Carbon DIoxide, CO2, or Super-Gas?

Fresno Oxygen & Welding Supplies/Barnes Welding Supply is a trusted supplier of carbon dioxide to Fresno and surrounding areas.

Most people outside the industrial gas industry recognize carbon dioxide, CO2, as the bubbles in soft drinks and as the chemical in fire extinguishers. CO2 is used in more forms than any other gas in the industrial gas market making it one of the most versatile products sold

Brief History

CO2 was discovered in the early 1600’s as the off gas of burning wood by Jan Baptista von Helmont, a scientist in Finland. In the mid 1700’s a chemist in England, Joseph Priestly, discovered that the combination of water and CO2 being dispensed from a fermentation process generated sparkling water which changed the taste of water and initiated the start of the soft drink industry.

One of the attributes of the gas that was found was its ability to be easily liquefied. This led to CO2 being the first commercial industrial gas to be supplied as a packaged gas. Eventually, after learning more about the gas, CO2 became the only gas sold and utlizied in all three of its phases – gas, liquid and solid.

Gas

Most of us in the industry associate CO2 with welding as a shielding gas and as a refrigerant in the food industry. There are also additional unique properties of CO2 that contribute to its versatility .

The best example is when CO2 creates carbonic acid after coming into contact with water. Although it is not the strongest acid, it is an acid nonetheless and is employed to modify the pH in some cases where the pH is a relevant system parameter. This is evident in different industries such as paper production, textiles, and water treatment processes. An additional benefit is that carbonic acid is not stored as an acid (such as sulfuric or hydrochloric acids). As mentioned, the CO2 needs water to generate the acid so it remains CO2 until needed and is not considered hazardous like other acids.

Liquid

CO2 is stored as a liquid regardless of the container. The pressure in an uninsulated CO2 cylinder is approximately around 800 psig depending on the atmospheric temperature. The result is that any process using liquid CO2 must be under pressure. Workers in the oil industry are aware of CO2 replacing water in enhanced oil recovery (EOR) where the liquid is combined with sand or sand like substance (proppant) and propelled through an oil well to recover oil that is stuck between rock layers. EOR is a blanket term to describe different applications but the most frequent is fracking. Here a propant is pushed into rocks rich with oil with the use of man-made devices. As a result, the rock fractures and the trapped oil is released. When using CO2 as an alternative to water, its natural expansion of volume from liquid to gas increases the size of the fissure and leads to the recovery of more oil.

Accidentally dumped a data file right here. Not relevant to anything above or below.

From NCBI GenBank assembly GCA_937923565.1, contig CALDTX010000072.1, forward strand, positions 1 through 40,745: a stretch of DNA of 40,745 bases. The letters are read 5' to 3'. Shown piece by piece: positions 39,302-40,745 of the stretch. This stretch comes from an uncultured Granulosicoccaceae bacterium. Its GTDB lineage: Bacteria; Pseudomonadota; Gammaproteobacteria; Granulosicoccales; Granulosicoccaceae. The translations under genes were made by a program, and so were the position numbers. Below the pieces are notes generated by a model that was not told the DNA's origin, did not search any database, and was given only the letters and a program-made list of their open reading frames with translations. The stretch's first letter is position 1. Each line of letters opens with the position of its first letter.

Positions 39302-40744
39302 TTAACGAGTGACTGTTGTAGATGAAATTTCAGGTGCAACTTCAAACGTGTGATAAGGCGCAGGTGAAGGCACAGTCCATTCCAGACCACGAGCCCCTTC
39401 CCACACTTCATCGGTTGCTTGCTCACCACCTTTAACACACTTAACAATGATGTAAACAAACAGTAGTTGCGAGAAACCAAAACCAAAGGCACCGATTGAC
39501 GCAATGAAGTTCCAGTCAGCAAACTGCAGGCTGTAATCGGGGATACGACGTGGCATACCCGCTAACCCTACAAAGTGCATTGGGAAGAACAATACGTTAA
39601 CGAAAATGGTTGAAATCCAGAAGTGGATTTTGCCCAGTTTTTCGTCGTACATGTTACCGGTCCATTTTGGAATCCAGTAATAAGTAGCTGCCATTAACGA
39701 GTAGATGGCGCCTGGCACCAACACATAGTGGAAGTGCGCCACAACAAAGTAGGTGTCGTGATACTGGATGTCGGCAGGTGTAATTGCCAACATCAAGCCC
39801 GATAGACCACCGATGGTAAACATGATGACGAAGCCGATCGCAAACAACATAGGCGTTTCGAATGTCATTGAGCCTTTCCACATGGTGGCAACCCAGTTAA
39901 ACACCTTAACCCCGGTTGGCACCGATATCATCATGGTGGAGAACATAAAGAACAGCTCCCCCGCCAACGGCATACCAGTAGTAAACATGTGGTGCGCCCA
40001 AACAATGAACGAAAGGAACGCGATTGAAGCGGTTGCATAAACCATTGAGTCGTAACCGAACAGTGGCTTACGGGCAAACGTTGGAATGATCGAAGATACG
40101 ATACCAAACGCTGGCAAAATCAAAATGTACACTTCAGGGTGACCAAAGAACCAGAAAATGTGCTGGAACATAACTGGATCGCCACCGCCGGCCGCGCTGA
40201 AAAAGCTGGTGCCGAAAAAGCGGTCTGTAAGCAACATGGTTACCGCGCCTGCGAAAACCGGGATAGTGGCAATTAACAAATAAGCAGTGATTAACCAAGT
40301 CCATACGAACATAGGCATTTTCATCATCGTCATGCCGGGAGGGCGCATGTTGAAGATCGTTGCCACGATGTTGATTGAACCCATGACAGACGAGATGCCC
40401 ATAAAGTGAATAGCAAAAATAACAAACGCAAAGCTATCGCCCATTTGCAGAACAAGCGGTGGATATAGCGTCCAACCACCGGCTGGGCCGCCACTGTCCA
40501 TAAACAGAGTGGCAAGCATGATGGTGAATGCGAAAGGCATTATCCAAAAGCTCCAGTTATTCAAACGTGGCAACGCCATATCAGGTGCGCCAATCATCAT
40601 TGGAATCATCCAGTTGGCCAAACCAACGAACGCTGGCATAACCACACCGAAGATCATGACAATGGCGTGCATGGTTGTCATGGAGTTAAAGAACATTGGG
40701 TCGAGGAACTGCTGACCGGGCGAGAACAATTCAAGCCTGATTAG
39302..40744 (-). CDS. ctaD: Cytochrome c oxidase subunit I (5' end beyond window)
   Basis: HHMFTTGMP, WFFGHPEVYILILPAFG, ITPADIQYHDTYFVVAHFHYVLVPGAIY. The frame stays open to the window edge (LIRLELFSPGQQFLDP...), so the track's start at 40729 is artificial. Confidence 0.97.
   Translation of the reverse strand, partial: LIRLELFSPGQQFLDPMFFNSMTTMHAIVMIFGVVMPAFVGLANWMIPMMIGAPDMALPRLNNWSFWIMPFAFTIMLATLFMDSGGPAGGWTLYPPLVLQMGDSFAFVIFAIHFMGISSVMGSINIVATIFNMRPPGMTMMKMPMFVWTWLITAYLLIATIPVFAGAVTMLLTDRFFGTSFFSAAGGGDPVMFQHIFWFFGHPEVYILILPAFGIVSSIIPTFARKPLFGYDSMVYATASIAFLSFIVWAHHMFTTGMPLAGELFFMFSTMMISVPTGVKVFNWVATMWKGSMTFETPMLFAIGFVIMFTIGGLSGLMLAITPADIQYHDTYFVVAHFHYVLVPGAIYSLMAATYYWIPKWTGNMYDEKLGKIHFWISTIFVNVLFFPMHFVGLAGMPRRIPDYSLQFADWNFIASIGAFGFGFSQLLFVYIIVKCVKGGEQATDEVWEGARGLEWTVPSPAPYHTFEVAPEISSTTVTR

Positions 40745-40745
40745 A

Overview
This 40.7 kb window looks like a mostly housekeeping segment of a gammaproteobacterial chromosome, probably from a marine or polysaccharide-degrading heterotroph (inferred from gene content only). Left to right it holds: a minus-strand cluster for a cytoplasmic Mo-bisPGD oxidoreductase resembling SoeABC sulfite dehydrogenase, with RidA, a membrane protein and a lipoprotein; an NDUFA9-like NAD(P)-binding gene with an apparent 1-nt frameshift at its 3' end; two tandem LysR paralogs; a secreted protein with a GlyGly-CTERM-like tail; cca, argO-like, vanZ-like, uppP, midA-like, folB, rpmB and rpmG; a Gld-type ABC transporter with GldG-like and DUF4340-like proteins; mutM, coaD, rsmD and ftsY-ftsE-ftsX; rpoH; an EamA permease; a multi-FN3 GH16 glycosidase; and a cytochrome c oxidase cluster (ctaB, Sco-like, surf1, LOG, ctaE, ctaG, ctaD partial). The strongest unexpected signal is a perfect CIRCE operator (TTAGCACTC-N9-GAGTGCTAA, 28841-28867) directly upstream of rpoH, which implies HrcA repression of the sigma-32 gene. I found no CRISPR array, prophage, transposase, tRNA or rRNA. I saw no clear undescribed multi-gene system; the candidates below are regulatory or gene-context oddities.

Many people are not aware that liquid CO2 is also used to dry clean clothing. In a certain high pressure washer, liquid CO2 is mixed with a stain remover. The laundry is then cleaned in a normal fashion applying turbulence to clean the wash. When the cycle is done, the dirt, grime and stain remover are separated from the liquid CO2. The liquid CO2 is then removed to be used again and the laundry is removed clean and dry since no water was used.

Every chemical (element or compound) has a state in which the three phases (gas, liquid and solid) have the same attributes and is reached through modification of temperature and pressure; this is referred to as the supercritical state. The supercritical state of CO2 can be created in a specifically designed processor. When in its fluid phase, CO2 is a great solvent and is utilized in the extracting of fragrances and color from flowers and plants. The process is, of course, performed under high pressure and requires highly specialized equipment.

Solid

Solid CO2 or dry ice is applied in a wide variety of methods as a coolant. When liquid CO2 is moved through a high pressure line and discharged through special nozzles, it right away becomes CO2 snow and utilized to refrigerate and freeze food. Dry ice pellets act as a replacement for regular ice in tubs that hold perishables on long trips via roadways.

Very small cuts of dry ice are (about the size of a grain of rice) used as an abrasive to remove coatings from surfaces without harming the surface itself by shooting the rice size pellets through a blasting lance. This is popular in the aircraft industry where the airplane’s bodies need to remain unharmed and not be damaged from sand blasting. Another advantage is that the removed coating does not have to be separated from the abrasive as the pellets sublimate to CO2 gas resulting in a simple cleanup.

Calling CO2 a super-gas may be controversial, but it is certainly the most versatile product available in the industrial gas market.

To learn more about how you can obtain carbon dioxide in Fresno for any of your specialty gas operations, call Fresno Oxygen & Welding Supplies/Barnes Welding Supply at 559-341-4456 or at info@barnesspecialtygases.com.

John Segura, PE

About the Author

John Segura is a licensed Professional Engineer and a seasoned executive in the industrial gas world. He has worked for over 30 years with both domestic and international experience handling operations, marketing, and sales. Segura has well-rounded experience leading teams of engineers and technicians from his years as an R&D manager for large gas companies. His work directed him to lead the marketing efforts of technology worldwide industrial gas suppliers. He still remains in the industry but now as a consultant on the business specializing in operations, applications and marketing.